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Recipes

Filtering by Tag: spring

Green Mac & Cheese

Sarah West

I was inspired to make this after one of our volunteers brought something similar to a market potluck last year. I love the way the greens cut through the heaviness of homemade mac & cheese, making it seem (almost) healthy. During their brief spring appearance, I like to use nettles because their rich, nutty flavor pairs perfectly with cheese. Any greens will do: spinach, mustards, sorrel, kale, green onion tops, or even broccoli florets all make nice substitutes.  (Want to come to market potlucks? Inquire about volunteer opportunities at the info booth).

Nettles, while uniquely delicious and more nutritious than all other greens combined, come with one catch--they sting! Once boiled or steamed, nettles are perfectly safe to touch, but take care when handling raw leaves. Read more about handling and cooking with nettles here.

Ingredients:

1/2 - 3/4 lb nettles, boiled and drained
1 lb penne pasta (or your favorite shape)
8 tablespoons butter, divided
2 tablespoons white flour
1/2 cup milk
2 cups half & half
1 pinch red pepper flakes to taste
1 pinch black pepper to taste
1 pinch ground nutmeg to taste
1 tablespoon dry sherry (optional)
8 oz Gruyere cheese, grated
8 oz fontina cheese, grated
16 oz sharp cheddar cheese, grated, divided
1/2 cup panko (Japanese bread crumbs)
smoked paprika


1. Preheat oven to 350 degrees. Butter a 9 x 13 inch glass baking dish with 1 tablespoon of butter and set aside. Blend nettles and half & half in a food processor and set aside.

2. Bring a medium saucepan of water to boil and add penne pasta. Boil 8-10 minutes. Pasta should be al dente. Remove from heat, run under cold water, drain and set aside.

3. Place a large heavy saucepan over medium heat, add 4 tablespoons of butter. When butter melts, whisk in flour, stirring as flour cooks a minute or two. Add milk, stirring constantly to avoid lumps. Then the sauce is smooth, add half & half, nettles mixture and continue to stir. Add red pepper, black pepper, nutmeg and sherry, stirring continuously. Add the three cheeses, reserving 1/2 C of sharp cheddar for later. Mix well until all of the cheese has melted and the sauce is consistently smooth. Remove from heat.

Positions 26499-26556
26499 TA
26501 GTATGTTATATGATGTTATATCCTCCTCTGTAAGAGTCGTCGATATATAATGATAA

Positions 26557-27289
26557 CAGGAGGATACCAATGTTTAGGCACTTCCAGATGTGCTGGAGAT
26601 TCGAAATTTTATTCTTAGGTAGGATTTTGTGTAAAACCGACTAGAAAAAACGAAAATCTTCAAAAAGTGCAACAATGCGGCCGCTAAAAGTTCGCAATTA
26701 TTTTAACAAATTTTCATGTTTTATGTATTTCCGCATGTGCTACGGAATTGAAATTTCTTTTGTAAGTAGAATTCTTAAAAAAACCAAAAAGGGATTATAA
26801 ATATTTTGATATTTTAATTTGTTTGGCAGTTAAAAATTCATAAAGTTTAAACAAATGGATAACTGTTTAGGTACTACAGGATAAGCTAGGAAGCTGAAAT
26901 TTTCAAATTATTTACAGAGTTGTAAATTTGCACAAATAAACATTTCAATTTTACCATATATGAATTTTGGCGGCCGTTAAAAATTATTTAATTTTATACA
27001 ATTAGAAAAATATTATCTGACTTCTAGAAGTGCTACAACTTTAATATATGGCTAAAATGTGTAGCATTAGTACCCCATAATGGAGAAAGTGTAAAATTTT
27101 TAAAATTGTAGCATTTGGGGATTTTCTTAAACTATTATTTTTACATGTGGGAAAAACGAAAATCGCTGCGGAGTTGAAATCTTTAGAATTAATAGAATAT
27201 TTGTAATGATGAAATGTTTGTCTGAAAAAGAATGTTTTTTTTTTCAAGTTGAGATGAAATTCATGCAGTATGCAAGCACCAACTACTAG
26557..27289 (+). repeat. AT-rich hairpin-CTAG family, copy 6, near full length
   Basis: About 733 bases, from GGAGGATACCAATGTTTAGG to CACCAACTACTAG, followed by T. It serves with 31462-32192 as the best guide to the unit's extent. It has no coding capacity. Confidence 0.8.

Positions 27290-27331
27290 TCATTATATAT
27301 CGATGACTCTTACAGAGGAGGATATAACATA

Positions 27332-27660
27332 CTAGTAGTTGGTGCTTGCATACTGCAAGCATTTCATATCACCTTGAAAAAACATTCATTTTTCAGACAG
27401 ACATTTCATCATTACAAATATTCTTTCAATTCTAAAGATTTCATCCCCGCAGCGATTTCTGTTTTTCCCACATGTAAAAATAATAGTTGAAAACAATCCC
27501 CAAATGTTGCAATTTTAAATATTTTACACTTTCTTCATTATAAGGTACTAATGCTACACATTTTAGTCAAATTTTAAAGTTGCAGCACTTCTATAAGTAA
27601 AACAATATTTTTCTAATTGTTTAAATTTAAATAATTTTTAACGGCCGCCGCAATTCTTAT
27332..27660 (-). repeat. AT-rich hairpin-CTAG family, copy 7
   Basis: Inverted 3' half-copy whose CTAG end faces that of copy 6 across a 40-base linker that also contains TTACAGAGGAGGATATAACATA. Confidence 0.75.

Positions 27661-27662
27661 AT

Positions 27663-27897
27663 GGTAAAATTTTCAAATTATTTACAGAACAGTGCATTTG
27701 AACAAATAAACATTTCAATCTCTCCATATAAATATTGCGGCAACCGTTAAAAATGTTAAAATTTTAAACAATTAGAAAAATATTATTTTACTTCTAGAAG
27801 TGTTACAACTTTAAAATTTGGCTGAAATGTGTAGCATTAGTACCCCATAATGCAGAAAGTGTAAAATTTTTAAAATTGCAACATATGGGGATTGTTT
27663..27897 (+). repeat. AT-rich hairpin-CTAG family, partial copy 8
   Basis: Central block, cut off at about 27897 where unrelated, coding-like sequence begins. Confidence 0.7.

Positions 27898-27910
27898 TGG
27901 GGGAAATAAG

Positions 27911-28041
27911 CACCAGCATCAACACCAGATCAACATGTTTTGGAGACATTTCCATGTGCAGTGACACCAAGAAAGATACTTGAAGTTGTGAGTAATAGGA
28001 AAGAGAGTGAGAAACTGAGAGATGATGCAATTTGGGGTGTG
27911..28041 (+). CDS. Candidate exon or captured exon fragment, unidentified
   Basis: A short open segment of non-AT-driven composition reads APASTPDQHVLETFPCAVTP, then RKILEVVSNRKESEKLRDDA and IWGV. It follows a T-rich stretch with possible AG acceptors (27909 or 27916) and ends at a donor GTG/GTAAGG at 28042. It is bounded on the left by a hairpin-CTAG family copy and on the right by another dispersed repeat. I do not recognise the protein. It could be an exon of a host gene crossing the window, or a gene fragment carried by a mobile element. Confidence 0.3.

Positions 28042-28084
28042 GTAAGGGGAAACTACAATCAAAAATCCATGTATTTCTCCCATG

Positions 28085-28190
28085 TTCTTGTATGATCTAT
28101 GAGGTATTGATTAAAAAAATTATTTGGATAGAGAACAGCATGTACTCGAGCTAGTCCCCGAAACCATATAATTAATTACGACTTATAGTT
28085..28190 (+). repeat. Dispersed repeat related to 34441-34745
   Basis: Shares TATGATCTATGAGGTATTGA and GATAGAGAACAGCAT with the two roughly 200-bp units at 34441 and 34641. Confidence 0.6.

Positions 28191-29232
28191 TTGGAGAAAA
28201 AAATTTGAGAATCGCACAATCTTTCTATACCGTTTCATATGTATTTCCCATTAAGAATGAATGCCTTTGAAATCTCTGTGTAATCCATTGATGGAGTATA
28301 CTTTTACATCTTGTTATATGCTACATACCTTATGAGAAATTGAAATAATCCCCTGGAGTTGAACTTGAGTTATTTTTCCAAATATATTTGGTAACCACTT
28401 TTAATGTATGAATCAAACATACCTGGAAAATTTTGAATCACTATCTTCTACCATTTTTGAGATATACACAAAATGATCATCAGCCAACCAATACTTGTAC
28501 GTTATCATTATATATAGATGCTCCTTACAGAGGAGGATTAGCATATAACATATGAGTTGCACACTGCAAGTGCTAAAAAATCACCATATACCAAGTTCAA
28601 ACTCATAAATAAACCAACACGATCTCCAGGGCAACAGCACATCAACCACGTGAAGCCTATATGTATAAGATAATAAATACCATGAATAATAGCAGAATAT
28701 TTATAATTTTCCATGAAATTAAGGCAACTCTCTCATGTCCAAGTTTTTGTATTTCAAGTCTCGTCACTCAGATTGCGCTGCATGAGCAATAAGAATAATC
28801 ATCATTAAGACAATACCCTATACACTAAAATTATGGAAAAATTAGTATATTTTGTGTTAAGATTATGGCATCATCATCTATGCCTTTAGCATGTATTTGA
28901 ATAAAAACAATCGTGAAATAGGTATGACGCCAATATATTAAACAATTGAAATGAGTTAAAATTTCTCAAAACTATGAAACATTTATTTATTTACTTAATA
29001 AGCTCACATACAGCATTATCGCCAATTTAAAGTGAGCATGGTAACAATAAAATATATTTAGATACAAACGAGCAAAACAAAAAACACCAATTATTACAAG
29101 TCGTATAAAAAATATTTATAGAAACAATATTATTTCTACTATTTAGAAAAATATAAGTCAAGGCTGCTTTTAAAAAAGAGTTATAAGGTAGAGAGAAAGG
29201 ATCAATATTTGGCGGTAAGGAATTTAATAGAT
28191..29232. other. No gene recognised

4. Add pasta to the pot of cheese sauce; stir until well mixed. Pour into prepared baking dish. Evenly sprinkle top of baking dish with reserved 1/2 C of sharp cheddar cheese. Cover with panko and dot with remaining butter. Sprinkle with smoked paprika.

5. Bake for 40-45 minutes, until bubbling and slightly brown on top. Let rest for 10 minutes before serving.

This recipe invites creativity: Reduce or increase the amount of greens to your own tastes. Substitute your favorite melty cheeses, or use just sharp cheddar. Skip the panko or use your own homemade bread crumbs. Change up the spices. Try stirring in lightly steamed, whole broccoli or cauliflower florets. Process raw leaves with the half & half instead of cooked for a brighter green (even nettles can be used raw, just be extra careful getting them into the blender).

Recipe adapted from the Hedgebrook Cookbook.

Radish Top Soup

Sarah West

Soup is the perfect vehicle for utilizing nutritious but coarsely textured radish tops that most of us toss in the compost. Adding them right before the soup is finished keeps their flavor subtle and soft. If you prefer them to have a mustardy bite, saute with garlic in olive oil before adding. Other spring greens, such as arugula, escarole, dandelion chicory, or turnip tops make fine substitutes.
Serves 6

Ingredients:
4 to 8 cups radish tops (to taste)

1 tablespoon butter or olive oil
1 onion, thinly sliced
1 large russet potato (about 1 lb), scrubbed, quartered, and thinly sliced
Sea salt
4 cups water or chicken stock

For finishing:
Juice of 1 lemon
Sea salt and freshly ground pepper
Yogurt

Few tablespoons thinly julienned radishes

1. Sort through the radish tops, tearing off and discarding thick stem ends or leaves that are less vibrant.

2. Melt the butter in a wide soup pot over medium heat. Add the onion slices, lay the potatoes over them, and cook for several minutes without disturbing them while the pan warms up. Then give them a stir, cover the pan, and cook over low heat for 10 to 15 minutes, stirring occasionally to keep from sticking. Add 2 tablespoons salt and the water or stock, and bring to a boil, scraping the pan bottom to dislodge any of the glaze. Lower the heat to simmer, and cook until the potatoes are tender and falling apart, about 15 minutes. Add the radish greens to the pot and cook long enough for them to wilt and go from bright to darker green, which will take just a few minutes.

3. Let the soup cool slightly, then puree it, leaving a bit of it rough if you like some texture, then return the soup to the pot. To finish, add the lemon juice and season with salt and pepper to taste.

4. Ladle into shallow bowls and stir a spoonful of yogurt into each. Scatter the julienned radishes over the top and serve.


Recipe from Deborah Madison's Vegetable Literacy.